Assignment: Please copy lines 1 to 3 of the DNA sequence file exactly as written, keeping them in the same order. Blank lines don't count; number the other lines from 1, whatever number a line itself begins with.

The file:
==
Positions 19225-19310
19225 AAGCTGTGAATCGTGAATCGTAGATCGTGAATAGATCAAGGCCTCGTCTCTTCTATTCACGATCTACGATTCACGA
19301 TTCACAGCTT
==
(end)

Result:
Positions 19225-19310
19225 AAGCTGTGAATCGTGAATCGTAGATCGTGAATAGATCAAGGCCTCGTCTCTTCTATTCACGATCTACGATTCACGA
19301 TTCACAGCTT